We brought it to you bit by bit. All the small kind things.
We said: ‘Come on, Grace!’
Xxx With love, to the moon, as ever xxx
We have been to visit your body today. Your coffin is just right, you would be pleased. The funeral directors told us you had picked out what you wanted a while back, and how much easier that makes arrangements (so we will be online later looking at how we arrange for ourselves to become trees, that would make you giggle.) Your face is rested, we could almost believe you were in deep sleep. Mr asked if your foot was twitching - that was the tell. You have on the purple stripe twin set that we all admired on you, and in your arms two bunches of roses, and your legs covered in birthday cards. You looked comfortable, out of pain: but the spark of you was gone. We were looking at a revered vessel.
It is not going to be easy to let you go: social distancing at a funeral is adding a weird edge too. We were a bit wobbly over it, till we thought of doing this for you and not for ourselves. Life deserves its rituals. Later on, when hugs are allowed, we will have a memorial picnic.
We put our gloved hands to your forehead, stroked your hair, said Goodbye, pressed the button to say the Chapel of Rest was being vacated.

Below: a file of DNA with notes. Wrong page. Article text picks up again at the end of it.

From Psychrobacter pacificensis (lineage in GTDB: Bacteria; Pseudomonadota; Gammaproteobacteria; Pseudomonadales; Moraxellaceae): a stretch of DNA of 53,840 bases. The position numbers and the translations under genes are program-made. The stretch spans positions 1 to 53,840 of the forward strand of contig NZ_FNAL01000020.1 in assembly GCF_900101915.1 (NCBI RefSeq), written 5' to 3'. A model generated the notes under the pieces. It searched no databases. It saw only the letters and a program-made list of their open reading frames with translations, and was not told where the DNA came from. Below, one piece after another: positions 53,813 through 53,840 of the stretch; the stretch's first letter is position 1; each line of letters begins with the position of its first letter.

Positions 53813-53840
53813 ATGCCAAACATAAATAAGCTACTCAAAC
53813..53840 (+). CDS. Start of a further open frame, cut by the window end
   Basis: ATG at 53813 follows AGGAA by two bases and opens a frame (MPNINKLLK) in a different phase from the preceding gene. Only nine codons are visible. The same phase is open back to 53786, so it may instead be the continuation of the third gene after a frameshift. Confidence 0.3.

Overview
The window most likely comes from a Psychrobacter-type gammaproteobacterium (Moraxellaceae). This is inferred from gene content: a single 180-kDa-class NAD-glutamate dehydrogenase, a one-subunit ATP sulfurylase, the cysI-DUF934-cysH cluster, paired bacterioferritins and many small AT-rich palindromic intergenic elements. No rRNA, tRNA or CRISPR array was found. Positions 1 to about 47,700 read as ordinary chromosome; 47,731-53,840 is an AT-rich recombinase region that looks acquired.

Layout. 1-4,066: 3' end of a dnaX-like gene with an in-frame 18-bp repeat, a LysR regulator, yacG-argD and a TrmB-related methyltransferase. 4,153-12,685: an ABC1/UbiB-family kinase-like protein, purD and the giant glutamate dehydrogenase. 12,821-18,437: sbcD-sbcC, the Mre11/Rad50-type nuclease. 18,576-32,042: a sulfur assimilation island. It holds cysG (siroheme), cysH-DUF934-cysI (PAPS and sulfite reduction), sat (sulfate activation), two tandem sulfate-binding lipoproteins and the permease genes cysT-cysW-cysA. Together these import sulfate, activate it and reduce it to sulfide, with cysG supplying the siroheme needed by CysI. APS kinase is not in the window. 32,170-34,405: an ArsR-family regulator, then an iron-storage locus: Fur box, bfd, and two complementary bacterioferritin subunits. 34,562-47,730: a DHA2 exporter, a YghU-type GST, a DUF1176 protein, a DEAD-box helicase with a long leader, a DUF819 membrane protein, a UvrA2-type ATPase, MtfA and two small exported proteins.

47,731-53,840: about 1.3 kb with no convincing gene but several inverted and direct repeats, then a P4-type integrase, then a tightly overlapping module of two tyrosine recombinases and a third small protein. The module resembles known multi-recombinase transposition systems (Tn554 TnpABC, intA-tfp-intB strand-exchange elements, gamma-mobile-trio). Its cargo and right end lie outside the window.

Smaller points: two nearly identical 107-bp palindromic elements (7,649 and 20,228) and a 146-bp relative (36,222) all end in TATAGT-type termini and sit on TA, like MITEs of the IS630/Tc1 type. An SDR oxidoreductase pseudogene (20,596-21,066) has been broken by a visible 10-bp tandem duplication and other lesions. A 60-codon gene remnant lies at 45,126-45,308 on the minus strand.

The funeral directors checked we knew the time and the place, and the rules of distance. Also that we knew the toilets would be locked - we will all be dehydrated from not drinking, and from crying, and/or at least one of us will be peeing in a bush…
Sad with loss, happy with memories.
The spark of you is not gone, exactly, it’s just not in your body now.
We will miss you and keep you with us.
Dear Grace A socially distanced funeral is better than not being there. We must all have been muttering that somewhere in our minds. It was- dissociative. Our family who we have not physically seen since March, who we would normally hug- properly hug, fold them into our joy, as taught by you of course- if we saw them earlier the same day: standing two metres apart, holding tissues, squinting in the sunny car park of Exeter Crematorium.
[Joh and Bob were in their car, with the air con on - some alone time, some grieving space.
Kev had brown shoes on, which got him and Guy laughing over Nan Clark’s ‘what’s next - brown boots?’ statement of social decline.